Wednesday, 30 December 2015

Lockerbie trial-related documents classified by US government

[What follows is the text of a report published by USA Today on this date in 1999. It no longer appears on the magazine’s website but can still be found here on The Pan Am 103 Crash Website:]

The Clinton administration has classified two documents related to an upcoming trial in the bombing of Pan Am Flight 103, intensifying concern among some victims' relatives about how thorough the prosecution will be. ''These are documents that need to be released,'' says Rosemary Wolfe of Alexandria, Va. Her stepdaughter, Miriam, 20, was one of 189 Americans killed when the Boeing 747 blew up over Lockerbie, Scotland, Dec 21, 1988.

The documents are a letter and the annex to the letter by UN Secretary-General Kofi Annan to Libyan leader Moammar Gadhafi. Sent to Gadhafi in February to persuade him to turn over two suspects for prosecution, they assured the Libyan leader that the trial was not intended to ''undermine'' the Libyan regime, according to US officials who have seen the text. The annex also promised that if convicted, the two Libyan intelligence agents -- Abdel Basset Ali al-Megrahi and Lamen Khalifa Fhimah -- would not be questioned about other acts of the Libyan government.

State Department and White House officials say the assurances were necessary to persuade Gadhafi to cooperate and that no secret deals were struck. The trial, which begins in May in the Netherlands, will be held before Scottish judges who are not legally bound by the Annan letter or any other private assurances to Gadhafi. ''We've always said the evidence has to lead where it will lead,'' says Philip Reeker, a State Department spokesman.

Other US officials, however, say Gadhafi would never have turned over the two men if he believed that they would implicate him or Libyans close to him. Relatives of the suspects are being held in Libya, essentially as hostages, the officials say, inhibiting the defendants from testifying fully. A half-dozen alleged co-conspirators also have ''passed away under various circumstances,'' according to a US official who asked not to be named. Wolfe and other relatives of victims have been read only portions of the documents by State Department and UN officials.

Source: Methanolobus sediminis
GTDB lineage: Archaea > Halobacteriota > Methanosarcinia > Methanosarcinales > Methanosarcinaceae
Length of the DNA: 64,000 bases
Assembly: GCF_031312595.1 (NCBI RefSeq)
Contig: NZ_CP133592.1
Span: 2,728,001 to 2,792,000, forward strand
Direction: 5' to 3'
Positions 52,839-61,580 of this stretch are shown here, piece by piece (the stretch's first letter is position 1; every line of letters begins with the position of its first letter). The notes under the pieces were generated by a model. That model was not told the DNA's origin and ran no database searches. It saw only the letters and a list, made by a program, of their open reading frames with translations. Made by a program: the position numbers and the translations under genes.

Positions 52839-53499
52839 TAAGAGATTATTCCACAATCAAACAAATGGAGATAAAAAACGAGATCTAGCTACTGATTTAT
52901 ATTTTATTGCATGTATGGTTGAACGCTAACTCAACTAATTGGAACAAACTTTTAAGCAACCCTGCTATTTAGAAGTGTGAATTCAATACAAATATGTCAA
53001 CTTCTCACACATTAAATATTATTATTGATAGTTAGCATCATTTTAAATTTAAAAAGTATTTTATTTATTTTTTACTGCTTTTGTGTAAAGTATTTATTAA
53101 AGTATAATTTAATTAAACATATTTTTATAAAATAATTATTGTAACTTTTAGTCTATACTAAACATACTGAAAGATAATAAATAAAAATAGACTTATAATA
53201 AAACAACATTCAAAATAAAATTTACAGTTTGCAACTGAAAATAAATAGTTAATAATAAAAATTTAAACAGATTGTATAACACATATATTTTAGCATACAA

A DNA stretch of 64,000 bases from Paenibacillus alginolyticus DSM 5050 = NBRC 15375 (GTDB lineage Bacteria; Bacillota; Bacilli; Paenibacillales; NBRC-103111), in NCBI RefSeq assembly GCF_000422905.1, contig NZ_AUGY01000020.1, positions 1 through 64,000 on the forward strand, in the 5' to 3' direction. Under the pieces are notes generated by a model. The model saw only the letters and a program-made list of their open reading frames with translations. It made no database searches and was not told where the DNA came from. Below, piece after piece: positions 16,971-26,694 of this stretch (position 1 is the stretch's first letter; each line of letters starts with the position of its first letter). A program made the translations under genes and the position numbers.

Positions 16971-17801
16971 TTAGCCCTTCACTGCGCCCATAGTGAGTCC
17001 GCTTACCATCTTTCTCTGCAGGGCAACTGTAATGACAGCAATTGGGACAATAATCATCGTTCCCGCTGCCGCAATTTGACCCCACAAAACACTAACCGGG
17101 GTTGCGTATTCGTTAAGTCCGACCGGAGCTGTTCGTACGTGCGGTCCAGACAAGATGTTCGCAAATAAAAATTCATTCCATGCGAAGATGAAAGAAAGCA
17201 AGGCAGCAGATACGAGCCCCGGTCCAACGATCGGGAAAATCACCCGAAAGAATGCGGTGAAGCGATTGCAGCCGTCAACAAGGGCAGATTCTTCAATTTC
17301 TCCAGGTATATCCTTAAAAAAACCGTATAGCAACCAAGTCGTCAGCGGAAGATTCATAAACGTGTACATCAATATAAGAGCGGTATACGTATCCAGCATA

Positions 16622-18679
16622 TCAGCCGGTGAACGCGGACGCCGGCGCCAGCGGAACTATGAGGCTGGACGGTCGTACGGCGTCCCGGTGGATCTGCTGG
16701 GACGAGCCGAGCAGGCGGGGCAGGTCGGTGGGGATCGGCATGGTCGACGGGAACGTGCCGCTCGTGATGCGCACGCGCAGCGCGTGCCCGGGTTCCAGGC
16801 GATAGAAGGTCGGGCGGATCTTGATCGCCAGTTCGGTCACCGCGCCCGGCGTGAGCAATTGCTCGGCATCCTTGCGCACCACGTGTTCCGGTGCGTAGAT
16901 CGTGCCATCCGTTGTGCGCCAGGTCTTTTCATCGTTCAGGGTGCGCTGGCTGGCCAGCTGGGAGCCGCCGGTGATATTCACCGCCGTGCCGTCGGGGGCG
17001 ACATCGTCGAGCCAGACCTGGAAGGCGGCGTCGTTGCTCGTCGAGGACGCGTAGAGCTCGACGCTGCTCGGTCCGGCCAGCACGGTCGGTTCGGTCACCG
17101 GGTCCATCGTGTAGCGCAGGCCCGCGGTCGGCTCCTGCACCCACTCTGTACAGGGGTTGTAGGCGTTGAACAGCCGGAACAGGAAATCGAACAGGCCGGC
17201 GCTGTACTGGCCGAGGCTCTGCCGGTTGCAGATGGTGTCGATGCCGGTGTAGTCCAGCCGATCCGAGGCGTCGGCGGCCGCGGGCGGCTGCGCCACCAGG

On Oct 12, Cliff Kincaid, president of America's Survival, a conservative, anti-UN group, filed a Freedom of Information Act request for the documents. It was denied on Dec 15 by Margaret Grafeld, director of the State Department's Office of Information Resources Management Programs and Services. Grafeld's letter, a copy of which was made available to USA Today, said the documents were classified ''in the interest of national defense or foreign relations.'' Kincaid says he will appeal.

The decision to classify the documents has intensified anger among some relatives of the victims. ''If these documents were classified all along, why were we read portions?'' Wolfe asks. She plans a separate Freedom of Information Act request. Sens Edward Kennedy, D-Mass, Frank Lautenberg, D-NJ, and Robert Torricelli, D-NJ, and Rep Benjamin Gilman, R-NY, also have written Secretary of State Madeleine Albright seeking release of the documents. They have been turned down.

State Department officials say they cannot release the items because they are UN documents. Fred Eckhard, Annan's spokesman, says they are private correspondence ''on a highly sensitive subject. How can you do diplomacy if you go making such things public?'' Some of the assurances to Gadhafi were negotiated by South Africa's former president Nelson Mandela and Saudi envoy to the United States, Prince Bandar bin Sultan.

Many US officials regard the complicated diplomacy leading to the trial -- including seven-year UN sanctions that were suspended when the suspects were turned over in April -- as a victory that has gotten Libya out of the terrorism business. Since turning over the two suspects, Gadhafi has expelled the Abu Nidal terrorist group and transferred support from other radical Palestinians to the mainstream Palestine Liberation Organization. Recognizing the change in Libyan behavior, Britain has sent an ambassador back to the Libyan capital. US oil company executives have been allowed to tour old property in Libya. A State Department provision barring the use of a US passport to travel to Libya is under ''active review,'' Reeker says.

US officials also are considering taking Libya off a State Department list of terrorist-sponsoring states. That would ease the way for US trade sanctions against Libya to be lifted if the trial proceeds smoothly and Gadhafi compensates families of the Pan Am victims. ''I think we can expect that Libya's reintegration into the international community will continue, whether we like it or not, so long as Libya avoids new terrorism or blatant challenges to the international order,'' Ronald Neumann, deputy assistant secretary of State for Near Eastern affairs, told the Middle East Institute, a Washington think tank.

US officials note that leaders of countries and groups responsible for heinous acts are rarely subjected to personal punishment. Palestinian leader Yasser Arafat is now regarded as a peacemaker and the same diplomatic rehabilitation is likely for Syrian President Hafez Assad.

Those spending another difficult holiday season without their relatives might never accept Gadhafi's return to the fold, however, especially if they continue to believe that important information has been denied to them. ''We totally caved in,'' Wolfe says.

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